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Six Poems by Maram Al-Massri

You must have 
your papers
and returned to retrieve them.

a friend must have called 
and begun to chatter
as you were about to leave.

Or you must
be waiting for me 
in another café.

I thought
they were your steps 
those quick
in my heart.

Like grains of salt 
they shone
then melted.
This is how they disappeared, 
those men
who did not love me.

You are very different from them...
Your distinction:
My kiss 
is on
your mouth.

Desire inflames me 
and my eyes glimmer.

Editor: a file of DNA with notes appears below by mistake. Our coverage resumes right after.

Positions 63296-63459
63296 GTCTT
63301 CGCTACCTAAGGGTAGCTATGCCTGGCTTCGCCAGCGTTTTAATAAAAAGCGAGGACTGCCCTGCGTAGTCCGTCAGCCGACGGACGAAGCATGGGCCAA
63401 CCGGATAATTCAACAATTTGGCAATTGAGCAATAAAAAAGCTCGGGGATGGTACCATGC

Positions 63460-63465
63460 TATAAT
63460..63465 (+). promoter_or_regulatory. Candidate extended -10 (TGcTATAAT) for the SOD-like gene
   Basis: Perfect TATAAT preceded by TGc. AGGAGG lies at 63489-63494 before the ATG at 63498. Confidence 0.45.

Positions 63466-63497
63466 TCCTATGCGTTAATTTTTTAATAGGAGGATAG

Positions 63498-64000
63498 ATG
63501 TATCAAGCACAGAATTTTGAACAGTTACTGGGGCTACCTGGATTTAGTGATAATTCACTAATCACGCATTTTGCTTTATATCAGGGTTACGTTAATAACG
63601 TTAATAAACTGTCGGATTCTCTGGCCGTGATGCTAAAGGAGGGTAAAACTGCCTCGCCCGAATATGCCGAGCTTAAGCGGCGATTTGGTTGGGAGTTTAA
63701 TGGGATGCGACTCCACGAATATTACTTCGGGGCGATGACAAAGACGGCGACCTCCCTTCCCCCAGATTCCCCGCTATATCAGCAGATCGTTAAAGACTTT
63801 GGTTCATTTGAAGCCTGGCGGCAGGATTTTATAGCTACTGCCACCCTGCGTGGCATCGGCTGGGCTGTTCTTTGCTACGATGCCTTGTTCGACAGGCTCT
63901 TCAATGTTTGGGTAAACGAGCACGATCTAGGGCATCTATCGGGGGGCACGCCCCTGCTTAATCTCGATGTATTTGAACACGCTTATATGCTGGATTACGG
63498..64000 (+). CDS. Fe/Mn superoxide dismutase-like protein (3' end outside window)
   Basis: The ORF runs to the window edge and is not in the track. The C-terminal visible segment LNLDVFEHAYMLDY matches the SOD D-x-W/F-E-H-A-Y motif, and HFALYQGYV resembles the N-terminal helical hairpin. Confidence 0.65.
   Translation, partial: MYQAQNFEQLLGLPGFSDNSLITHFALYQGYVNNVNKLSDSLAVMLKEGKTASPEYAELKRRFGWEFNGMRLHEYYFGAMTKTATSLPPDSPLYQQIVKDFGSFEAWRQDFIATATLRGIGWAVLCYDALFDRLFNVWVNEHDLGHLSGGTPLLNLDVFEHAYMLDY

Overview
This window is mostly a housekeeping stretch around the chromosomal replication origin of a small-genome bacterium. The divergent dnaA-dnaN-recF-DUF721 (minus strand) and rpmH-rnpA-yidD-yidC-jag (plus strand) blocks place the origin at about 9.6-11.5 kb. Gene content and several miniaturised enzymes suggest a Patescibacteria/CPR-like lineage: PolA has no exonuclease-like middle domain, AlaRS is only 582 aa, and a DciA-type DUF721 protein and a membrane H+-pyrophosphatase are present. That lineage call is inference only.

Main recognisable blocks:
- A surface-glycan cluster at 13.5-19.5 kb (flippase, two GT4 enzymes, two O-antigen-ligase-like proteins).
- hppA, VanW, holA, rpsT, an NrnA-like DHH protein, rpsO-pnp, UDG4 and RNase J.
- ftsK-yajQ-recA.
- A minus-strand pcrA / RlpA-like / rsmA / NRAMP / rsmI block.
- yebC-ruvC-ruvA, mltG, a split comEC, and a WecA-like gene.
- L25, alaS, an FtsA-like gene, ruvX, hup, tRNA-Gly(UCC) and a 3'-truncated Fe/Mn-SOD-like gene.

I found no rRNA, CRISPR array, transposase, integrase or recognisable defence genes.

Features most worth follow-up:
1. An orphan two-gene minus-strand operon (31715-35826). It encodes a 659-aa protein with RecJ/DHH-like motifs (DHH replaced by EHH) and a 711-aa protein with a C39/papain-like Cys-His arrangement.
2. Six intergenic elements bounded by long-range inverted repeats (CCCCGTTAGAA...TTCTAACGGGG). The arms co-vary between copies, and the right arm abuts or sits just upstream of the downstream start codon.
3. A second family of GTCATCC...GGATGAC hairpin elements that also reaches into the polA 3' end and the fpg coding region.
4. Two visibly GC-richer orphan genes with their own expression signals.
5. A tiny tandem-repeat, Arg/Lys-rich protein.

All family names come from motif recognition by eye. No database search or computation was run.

I stuff morals
in the nearest drawer,
I turn into the Devil 
and blindfold my angels 
for a kiss.

How foolish:
Whenever my heart 
hears a knocking
it opens its doors.

Translated by Khaled Mattawa

Maram al-Massri, a Syrian poet who has lived in Paris since 1984, characterizes herself as “this mix between the submissive and rebellious woman.” Fluent in French and English, she continues to write her epigrammatic, amatory poetry in Arabic. These poems, taken from Maram al-Massri’s collection Red-Cherry on a White-tiled Floor, are translated by the well-known poet and translator Khaled Mattawa and are published by Copper Canyon Press. They are reprinted with permission.

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